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Immunotherapy has become one of the most profound advances in the treatment of solid tumors. Unlike the prior targeted therapies such as kinase inhibitors, there are no clear mutations or definitive biomarkers of which patients are likely to respond. It is well documented that many patients with PDL1 negative tumors can still have profound responses to PD1 inhibitors. As such there is a critical need for predictors of response to these new therapeutics. We hypothesize that patient tumor growth kinetics correlate with endogenous ability to suppress tumor growth and will predict overall benefit from checkpoint inhibitors.
To establish this correlation, a retrospective study was done that reviewed chest CTs from five patients with an iRECIST of partial response and five non-responders with an iRECIST of progressive disease. The ten patients selected completed an ipilimumab treatment regimen and had sufficient diagnostic imaging that dated back at least 18 months prior to the start of their immunotherapy treatment. The growth curves (pre-treatment) of three lesions were obtained for each patient and then averaged. The tumor growth kinetics were followed over four time points (+/- 2 months) starting with 18 months prior to immunotherapy treatment and ending at 2 months prior to treatment. Slopes of the obtained curves were done on a linear scale.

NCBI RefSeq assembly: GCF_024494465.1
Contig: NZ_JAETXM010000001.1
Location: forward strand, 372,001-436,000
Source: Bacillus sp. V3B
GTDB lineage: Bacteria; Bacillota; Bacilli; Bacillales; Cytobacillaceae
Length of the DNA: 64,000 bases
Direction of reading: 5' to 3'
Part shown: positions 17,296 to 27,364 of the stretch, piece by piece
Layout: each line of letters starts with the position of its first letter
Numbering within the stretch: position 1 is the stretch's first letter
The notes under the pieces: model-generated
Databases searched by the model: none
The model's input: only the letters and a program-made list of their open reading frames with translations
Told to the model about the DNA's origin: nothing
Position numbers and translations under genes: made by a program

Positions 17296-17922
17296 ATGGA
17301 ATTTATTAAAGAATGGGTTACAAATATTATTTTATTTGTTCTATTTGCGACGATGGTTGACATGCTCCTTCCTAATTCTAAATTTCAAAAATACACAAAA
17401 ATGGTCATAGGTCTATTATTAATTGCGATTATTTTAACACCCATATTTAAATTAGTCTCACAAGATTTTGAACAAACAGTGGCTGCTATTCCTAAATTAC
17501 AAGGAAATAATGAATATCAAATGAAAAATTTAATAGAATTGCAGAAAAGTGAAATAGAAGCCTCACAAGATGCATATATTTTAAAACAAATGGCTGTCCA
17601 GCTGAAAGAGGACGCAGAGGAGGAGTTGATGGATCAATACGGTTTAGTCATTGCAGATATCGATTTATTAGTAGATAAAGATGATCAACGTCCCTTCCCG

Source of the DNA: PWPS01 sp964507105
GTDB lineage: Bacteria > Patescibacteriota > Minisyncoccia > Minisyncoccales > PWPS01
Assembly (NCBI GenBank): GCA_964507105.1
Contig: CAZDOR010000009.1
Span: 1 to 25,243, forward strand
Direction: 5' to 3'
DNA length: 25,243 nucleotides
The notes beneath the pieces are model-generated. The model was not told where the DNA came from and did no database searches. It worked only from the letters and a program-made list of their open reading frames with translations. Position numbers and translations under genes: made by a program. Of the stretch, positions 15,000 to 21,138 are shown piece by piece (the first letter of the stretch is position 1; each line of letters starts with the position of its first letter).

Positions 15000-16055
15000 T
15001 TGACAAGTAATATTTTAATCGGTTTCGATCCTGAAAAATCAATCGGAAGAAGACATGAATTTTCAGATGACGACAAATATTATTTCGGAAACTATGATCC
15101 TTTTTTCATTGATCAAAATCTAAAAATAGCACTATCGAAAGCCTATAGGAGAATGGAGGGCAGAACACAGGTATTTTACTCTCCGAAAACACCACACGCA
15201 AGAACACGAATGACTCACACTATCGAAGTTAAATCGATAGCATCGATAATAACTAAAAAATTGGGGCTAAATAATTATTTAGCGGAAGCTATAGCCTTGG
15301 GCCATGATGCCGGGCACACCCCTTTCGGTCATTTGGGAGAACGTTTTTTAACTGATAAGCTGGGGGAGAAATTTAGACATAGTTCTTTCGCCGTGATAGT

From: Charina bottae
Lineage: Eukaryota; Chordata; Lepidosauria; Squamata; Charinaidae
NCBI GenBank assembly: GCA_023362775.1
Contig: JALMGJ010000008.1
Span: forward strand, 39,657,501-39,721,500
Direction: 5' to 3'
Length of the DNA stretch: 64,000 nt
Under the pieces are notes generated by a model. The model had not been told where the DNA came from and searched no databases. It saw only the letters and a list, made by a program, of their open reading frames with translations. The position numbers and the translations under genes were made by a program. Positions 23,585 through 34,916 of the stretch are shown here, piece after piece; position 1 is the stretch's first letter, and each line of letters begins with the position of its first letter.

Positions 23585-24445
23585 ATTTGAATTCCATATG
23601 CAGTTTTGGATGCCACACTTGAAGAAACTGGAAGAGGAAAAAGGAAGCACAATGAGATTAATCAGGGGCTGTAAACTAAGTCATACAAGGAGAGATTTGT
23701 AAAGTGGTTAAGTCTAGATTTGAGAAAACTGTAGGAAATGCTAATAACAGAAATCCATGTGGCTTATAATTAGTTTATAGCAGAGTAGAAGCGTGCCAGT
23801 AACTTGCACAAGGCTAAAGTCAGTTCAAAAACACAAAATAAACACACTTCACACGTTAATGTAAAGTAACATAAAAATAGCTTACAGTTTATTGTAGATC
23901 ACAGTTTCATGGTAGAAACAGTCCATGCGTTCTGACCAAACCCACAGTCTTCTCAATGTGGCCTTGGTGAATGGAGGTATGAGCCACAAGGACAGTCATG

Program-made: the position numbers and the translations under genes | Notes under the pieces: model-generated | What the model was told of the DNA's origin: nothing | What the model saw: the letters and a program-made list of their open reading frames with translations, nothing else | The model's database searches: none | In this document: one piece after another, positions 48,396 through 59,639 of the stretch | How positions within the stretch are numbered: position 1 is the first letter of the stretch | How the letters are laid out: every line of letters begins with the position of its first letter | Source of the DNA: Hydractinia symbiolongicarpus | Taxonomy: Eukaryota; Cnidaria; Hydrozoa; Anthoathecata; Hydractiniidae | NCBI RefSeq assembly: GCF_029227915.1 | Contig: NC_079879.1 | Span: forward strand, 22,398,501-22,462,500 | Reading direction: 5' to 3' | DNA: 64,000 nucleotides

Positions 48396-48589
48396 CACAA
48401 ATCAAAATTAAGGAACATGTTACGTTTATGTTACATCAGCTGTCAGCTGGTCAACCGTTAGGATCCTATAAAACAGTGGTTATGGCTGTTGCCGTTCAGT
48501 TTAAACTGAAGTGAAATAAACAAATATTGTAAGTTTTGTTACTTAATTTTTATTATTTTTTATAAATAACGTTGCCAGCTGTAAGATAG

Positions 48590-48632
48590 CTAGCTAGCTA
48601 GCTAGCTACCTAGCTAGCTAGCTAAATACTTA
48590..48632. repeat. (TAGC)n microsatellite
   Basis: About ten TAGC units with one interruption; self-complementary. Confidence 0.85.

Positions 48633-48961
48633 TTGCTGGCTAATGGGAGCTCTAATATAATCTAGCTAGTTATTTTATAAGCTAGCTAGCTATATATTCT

A total of 10 patients were evaluated. The median age was 54, the average number of prior treatments was 3, and the tumor types varied, including melanoma, non-small cell, colorectal, and anaplastic thyroid. We found that the linear slope of the growth kinetics for the responder patients was 0.3427 and the slope of the tumor growth kinetics for the non-responder patients was 2.0821 (Figure 1). The p-value according to the student's t-test between the two slopes was 0.15.
There is great enthusiasm for the integration of checkpoint inhibitors in solid tumors. Unfortunately the majority of patients do not respond. Presently there are no approved biomarkers to predict which patients are most likely to benefit from immunotherapeutics. We evaluated tumor growth kinetics prior to the initiation of treatment and found that this is a simple way to obtain prognostic information about the potential benefit from immunotherapies. Tumor growth kinetics likely reflect the biology of a tumor-host interaction; further work needs to be done to validate these results and potential biology in retrospective and prospective studies.